A long term view of biotech shown here has the Relative Strength Indicator in a significant bearish divergence.  From that perspective, biotech is out of fuel.

 

Note:  Posts on this site are for education purposes only.  They provide one firm’s insight on the markets.  Not investment advice.  See additional disclaimer here.

‘Cash In’

As it becomes more apparent the entire ‘mask experience’ was a mirage, a fabrication, there may be no bottom in sight for biotech.

Fotosearch_k21914517New highs for IBB back in April, prompted this video ‘analysis’ clip.

Biotech, moved even higher from there.

Anyone shorting IBB (via BIS or LABD) back then, most likely covered with a significant loss.

Now, things look different.

In classical analysis, Wyckoff parlance, what’s been going on is called an “up-thrust”.  It’s an archaic term to describe a false breakout:  A reversal.

Biotech may actually be one of the market leaders to the downside.   It’s already made new highs and is reversing now.   

The overall market, the S&P could defy gravity and prognostications for an immediate crash by making its own new highs before rolling over.

A technical chart and nascent trend-line of IBB, is here.

If we keep getting lower lows and price action stays within the trend, there’s significant downside potential.

Are You Experienced?

Every major corporation has the same tag line … it’s all about the “experience”.

Their goal’s nothing substantial; just the ephemeral. 

Shadow stats reports that real unemployment is at 35%; already way past 1930’s depression-era levels.

Fotosearch_k34589852We won’t have to go searching for the experience.

It’s coming to us.

Even those still employed are wondering if they’re next or what’s going to happen if/when their pay is cut.

As a result, huge masses have poured into the markets; Desperate for income or distraction from collapsing food supplies, society out of control and free-fall economy.

Meanwhile, the market itself has already told us where to go and where to look.  The S&P just opened down 2.3% and may be starting the next leg lower.

Is that the place to go … the S&P? 

The S&P is probably the most computer controlled, algorithm induced, manipulated market in the world.  All eyes focused on it.

Back around 2009 or so, my firm stopped trading the S&P and moved on to a more effective approach.

A strategic view was developed.  Trading methods created that were focused on positioning instead of instant (day-trade) gratification.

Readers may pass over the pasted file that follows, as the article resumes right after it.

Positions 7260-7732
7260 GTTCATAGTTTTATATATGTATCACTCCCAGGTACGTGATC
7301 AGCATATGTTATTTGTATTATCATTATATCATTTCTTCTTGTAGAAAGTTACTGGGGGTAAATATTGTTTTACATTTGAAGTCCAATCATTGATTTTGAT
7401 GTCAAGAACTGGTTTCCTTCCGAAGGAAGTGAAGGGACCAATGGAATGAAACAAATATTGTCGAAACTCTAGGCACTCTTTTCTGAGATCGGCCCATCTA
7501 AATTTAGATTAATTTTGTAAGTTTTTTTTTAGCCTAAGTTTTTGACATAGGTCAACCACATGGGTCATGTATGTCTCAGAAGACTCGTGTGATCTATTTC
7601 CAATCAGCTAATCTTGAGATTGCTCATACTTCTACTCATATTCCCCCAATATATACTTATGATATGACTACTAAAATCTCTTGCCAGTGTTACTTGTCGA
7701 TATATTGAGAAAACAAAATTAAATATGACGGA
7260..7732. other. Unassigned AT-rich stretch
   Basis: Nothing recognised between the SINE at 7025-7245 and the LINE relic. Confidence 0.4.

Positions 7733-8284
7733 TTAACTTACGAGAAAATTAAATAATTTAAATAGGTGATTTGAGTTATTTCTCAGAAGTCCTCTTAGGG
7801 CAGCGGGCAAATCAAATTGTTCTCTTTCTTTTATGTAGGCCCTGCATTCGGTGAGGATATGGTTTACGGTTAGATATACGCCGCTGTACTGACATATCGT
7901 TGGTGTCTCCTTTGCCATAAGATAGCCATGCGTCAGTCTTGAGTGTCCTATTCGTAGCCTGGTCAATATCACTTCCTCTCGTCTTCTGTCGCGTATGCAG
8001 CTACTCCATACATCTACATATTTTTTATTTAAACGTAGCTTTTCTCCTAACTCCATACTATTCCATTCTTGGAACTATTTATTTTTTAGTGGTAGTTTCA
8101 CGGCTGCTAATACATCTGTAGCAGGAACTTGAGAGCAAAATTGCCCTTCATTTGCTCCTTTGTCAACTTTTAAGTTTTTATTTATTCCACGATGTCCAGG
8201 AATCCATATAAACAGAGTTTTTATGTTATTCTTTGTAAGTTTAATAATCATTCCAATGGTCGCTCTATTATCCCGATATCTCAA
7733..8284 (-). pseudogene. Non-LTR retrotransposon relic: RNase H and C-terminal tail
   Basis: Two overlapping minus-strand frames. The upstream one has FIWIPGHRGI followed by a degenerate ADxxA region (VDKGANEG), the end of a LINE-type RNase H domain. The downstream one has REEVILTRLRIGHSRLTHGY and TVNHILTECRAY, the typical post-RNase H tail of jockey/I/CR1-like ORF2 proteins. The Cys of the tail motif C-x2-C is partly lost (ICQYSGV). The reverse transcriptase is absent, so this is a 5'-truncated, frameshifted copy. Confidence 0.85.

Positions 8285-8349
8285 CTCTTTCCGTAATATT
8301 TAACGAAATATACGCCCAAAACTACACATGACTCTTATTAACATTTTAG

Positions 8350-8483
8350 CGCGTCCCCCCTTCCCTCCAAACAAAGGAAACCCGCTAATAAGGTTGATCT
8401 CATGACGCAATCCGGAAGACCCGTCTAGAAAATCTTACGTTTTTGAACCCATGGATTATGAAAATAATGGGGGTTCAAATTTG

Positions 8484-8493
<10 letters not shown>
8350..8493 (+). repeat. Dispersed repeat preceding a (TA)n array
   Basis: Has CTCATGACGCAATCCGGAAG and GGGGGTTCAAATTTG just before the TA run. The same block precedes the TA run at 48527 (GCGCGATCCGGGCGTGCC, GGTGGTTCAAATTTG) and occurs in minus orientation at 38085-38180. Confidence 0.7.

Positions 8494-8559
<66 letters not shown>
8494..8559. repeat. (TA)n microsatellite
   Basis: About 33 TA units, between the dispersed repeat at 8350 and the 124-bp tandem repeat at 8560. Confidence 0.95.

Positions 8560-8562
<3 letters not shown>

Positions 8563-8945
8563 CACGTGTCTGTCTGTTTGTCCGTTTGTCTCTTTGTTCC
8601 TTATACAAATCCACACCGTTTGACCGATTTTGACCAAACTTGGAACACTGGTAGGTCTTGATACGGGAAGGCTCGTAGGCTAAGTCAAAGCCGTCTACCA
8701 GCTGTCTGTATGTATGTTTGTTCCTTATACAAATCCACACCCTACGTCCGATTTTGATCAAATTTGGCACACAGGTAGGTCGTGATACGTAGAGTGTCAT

With that in mind, biotech has been the topic of discussion and analysis.  Price action in IBB has been tight and getting tighter.  That allows one to take a low-risk short position (not financial advice) if so desired.

At this point, knowing where to go and where to look, may be the only essential experience.

Cat & Mouse

It’s rigged.  It’s been rigged from the beginning.

Back in the day, the father of technical analysis, Richard D. Wyckoff, called this sort of manipulation, the ‘composite operator’, or the ‘central mind’.

Fotosearch_k21341071

If one could figure out what the big players were doing, there’s opportunity to position for profit.

That’s why tape reading was (and is) so important.  The moves and potential moves of the big players show up on the tape.

So, what’s happening with the cat and mouse chess game now?  Where should one look for potential profit?

A better question is not ‘what’s happening?’, but rather, ‘what’s not happening?

Until price action proves otherwise, what’s not happening is biotech (IBB) is not participating in the swift rally over the past month.

It stopped-dead right around May 13th.  That’s where to look.

While all others are focused on if/when the market’s going to new highs or crash, biotech looks like it’s under distribution.

Attempts to move higher are being sold off.  The market has stalled.

Things can change quickly.  Distribution can turn into accumulation if there’s a breakout to new highs.  However, at this point, price action is tight and (short position) risk is low.

 

Note:  Posts on this site are for education purposes only.  They provide one firm’s insight on the markets.  Not investment advice.  See additional disclaimer here.